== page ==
Deconstructing Weiner-Gate (& Benefits of Imaginary Friends)

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By Rob Puglisi
President-elect PRSA-Capital Region
Director of Marketing and Communications, The Community Hospice

OK, let’s deconstruct the PR debacle known as Congressman Anthony Weiner.  First, the good news:  he’s going to be a dad, though not quite in time to win any father of the year awards this year.  And more good news…unlike with John Edwards, the woman who’s pregnant is actually his wife (at least for now).

What exactly happened to derail the Weiner train?  Some have suggested it’s a delayed reaction to his nerdy days in high school,  Now, those of you who know me are going to find this difficult to believe, but I too was just a bit, shall we say, socially challenged as a teenager.  Let me just say those of us who sat at the dweeb table in the school cafeteria haven’t all grown up to tweet photos of ourselves in Jockey shorts (you’re welcome). 

I do, however, have at least one thing in common with the Congressman:  he told one of his Twitter gals that he was a caped crusader looking for a sidekick.  Well, when I was five or six, my mom would tuck a terrycloth towel in the back of my shirt and I’d walk around the neighborhood pretending to be Superman or Spiderman or Batman (Bam! Pow! Whack!). However, when no one wanted to be relegated to the role of being my sidekick, I just invented yet another imaginary friend.  Hence, my first PR pointer to politicians: imaginary friends rarely rat you out and tend to be difficult for the media to locate.

Anyhow, let’s review the Congressman’s soup-to-nuts PR strategy:

1.       Ignore reporters’ questions by saying you refuse to dignify such ludicrous accusations with a response.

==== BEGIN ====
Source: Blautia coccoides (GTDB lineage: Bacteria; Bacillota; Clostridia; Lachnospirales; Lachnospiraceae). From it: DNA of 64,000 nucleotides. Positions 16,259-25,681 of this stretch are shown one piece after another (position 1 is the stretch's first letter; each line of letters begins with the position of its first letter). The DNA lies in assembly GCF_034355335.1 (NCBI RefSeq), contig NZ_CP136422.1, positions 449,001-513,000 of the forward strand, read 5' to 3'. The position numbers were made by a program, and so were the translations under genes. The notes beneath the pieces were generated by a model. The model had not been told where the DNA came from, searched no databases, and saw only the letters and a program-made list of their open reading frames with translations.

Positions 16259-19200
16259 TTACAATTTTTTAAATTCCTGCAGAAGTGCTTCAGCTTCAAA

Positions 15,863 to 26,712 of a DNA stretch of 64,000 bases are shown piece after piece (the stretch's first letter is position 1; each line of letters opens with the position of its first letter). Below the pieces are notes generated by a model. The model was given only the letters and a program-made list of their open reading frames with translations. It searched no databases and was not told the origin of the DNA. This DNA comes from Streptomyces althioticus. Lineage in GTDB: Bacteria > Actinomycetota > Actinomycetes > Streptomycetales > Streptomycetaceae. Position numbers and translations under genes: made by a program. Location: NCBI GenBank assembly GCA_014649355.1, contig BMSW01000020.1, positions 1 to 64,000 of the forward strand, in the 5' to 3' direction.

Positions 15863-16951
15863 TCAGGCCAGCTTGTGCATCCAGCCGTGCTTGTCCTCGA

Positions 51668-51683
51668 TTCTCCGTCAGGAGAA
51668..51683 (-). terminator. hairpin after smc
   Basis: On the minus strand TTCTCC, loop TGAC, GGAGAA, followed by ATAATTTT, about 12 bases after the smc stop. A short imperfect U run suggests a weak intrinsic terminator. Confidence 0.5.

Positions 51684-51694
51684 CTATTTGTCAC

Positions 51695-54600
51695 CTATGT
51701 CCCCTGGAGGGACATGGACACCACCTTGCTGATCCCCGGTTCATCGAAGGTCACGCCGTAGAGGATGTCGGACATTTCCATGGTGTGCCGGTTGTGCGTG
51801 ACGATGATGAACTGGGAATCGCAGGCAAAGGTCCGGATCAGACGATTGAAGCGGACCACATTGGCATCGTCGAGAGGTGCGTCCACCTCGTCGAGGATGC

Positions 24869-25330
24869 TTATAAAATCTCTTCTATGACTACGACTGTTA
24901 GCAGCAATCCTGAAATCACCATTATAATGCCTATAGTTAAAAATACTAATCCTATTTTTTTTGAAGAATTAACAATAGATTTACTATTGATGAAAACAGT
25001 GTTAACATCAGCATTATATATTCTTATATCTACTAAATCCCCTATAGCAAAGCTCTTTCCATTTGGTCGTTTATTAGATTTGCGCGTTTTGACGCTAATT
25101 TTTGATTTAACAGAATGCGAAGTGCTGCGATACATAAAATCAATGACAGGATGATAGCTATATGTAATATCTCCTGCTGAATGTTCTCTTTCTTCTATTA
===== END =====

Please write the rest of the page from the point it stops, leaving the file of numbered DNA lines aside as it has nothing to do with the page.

2.       Pointedly attack any reporter (using the word “jackass”) who would ask such questions…and encourage others to do the same. 

3.       Upon reflection, opt to sit down with various journalists and media personalities and do long one-on-one interviews denying any inappropriate behavior, explaining you got hacked but don’t feel the need to involve the FBI  (read that as:  “I don’t want to illegally file a false report”)

4.       Upon more reflection—which occurs right around the time you realize things like this don’t go away because you want them to—admit you lied.

So friends and colleagues, what do you think?  If you were on the Congressman’s communications staff, and he came clean to you from the start, how would you suggest he handle it to minimize the damage…and perhaps hold onto his job?  And would you take away his BlackBerry? (or at least disable the camera?)

1 thought on “Deconstructing Weiner-Gate (& Benefits of Imaginary Friends)

  1. Rob:

    As always, I appreciate your witty style.

    What killed Weiner was his dishonesty. He had a national stage for a week and made one lie after another. Hard to come back from that.

    What he should have done from the beginning:
    1- Resign from Congress
    2- Admit he has a problem and is seeking help
    3- Then disappear from view

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